Now lets look at the why of an android. I am sure there are reasons, but when compared to the above motivation I find myself searching for one that comes even remotely close to that. Something like a glorified butler just doesn't cut it, nor does building a humanoid to do a job a human wouldn't want to do. Sure you could build one for work people cant do, like going into a nuclear reactor. But than again, you could build some kind of tracked vehicle.
Humanoid robots are hard to build, they are much more complex then a simpler design. Often times the form of human is not a requirement for a robot. It could help to be humanoid, to have arms, but does it have to be. All that extra work to make it humanoid could be directed at making it do it's job better. I think people will always pursue building things like androids, for curiosity sake if nothing else. Besides androids are cool.
Even if you argue some rapid advancement in AI that outpaces a human machine interface. You can still have a useful AI in a box. Having an android body is not a requirement of a useful AI. Having a AI is a requirement of an android. Therefor we could have a useful AI and we could have robotics sophisticated enough for an android body, but putting those 2 things in the same entity are not a requirement of either.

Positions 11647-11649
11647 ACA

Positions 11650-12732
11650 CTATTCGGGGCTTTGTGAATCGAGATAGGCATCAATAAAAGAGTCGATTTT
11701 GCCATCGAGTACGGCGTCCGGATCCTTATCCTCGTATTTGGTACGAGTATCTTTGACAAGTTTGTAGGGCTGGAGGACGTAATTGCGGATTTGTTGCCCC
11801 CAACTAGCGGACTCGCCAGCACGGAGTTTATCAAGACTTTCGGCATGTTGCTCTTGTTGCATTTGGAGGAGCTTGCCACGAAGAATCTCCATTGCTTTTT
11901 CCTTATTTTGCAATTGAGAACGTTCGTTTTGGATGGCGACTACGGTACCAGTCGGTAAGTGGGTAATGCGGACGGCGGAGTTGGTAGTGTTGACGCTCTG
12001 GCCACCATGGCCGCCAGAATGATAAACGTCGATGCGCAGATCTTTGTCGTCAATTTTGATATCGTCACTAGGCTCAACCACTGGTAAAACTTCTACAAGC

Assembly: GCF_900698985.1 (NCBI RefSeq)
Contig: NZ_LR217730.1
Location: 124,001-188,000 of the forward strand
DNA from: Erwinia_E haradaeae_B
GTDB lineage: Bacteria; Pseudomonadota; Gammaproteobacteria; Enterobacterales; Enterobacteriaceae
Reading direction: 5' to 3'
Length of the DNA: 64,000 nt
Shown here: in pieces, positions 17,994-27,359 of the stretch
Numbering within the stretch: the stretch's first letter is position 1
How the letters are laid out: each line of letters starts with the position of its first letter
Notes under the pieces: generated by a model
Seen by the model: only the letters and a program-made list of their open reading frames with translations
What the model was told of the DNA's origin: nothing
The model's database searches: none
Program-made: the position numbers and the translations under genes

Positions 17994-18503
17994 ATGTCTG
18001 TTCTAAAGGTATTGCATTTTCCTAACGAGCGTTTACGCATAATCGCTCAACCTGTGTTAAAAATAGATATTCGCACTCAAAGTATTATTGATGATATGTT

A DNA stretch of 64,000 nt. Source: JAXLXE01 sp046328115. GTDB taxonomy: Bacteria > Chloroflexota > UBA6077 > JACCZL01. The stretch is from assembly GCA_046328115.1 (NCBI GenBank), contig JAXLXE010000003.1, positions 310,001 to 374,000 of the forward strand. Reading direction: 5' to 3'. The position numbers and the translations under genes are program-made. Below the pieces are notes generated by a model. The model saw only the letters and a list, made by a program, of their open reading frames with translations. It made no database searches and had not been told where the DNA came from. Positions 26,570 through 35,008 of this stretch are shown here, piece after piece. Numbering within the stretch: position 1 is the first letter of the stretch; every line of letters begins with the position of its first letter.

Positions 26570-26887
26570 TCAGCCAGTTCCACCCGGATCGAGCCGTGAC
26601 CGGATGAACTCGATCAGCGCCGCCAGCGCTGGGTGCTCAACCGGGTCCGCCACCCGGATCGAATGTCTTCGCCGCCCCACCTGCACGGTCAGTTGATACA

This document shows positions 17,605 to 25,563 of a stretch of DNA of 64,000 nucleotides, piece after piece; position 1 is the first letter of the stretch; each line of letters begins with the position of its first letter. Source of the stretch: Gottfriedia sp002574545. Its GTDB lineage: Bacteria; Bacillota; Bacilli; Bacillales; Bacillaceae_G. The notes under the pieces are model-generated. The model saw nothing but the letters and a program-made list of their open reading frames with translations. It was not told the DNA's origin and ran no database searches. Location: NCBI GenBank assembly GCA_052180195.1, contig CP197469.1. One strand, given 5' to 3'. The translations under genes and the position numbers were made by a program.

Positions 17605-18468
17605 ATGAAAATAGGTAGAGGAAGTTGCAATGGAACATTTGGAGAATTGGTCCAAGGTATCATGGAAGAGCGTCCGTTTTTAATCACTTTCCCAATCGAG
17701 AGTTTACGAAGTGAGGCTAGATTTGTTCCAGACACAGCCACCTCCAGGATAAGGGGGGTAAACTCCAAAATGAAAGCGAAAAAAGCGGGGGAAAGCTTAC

One last thing, we could get to the point in genetics where creating a cyborg doesn't make sense at all. If we could engineer living organism and tissues to fulfill any need one may have of mechanical systems then it could skew the motivations. This was the reason I brought up the third option, because the most important question is why. The how is assumed, because if there was no how we wouldn't be talking about this.
Hope my reasoning makes sense, its a bit rambling. I find it best to always go back to the basic questions of: who, what, where, when, how, and why.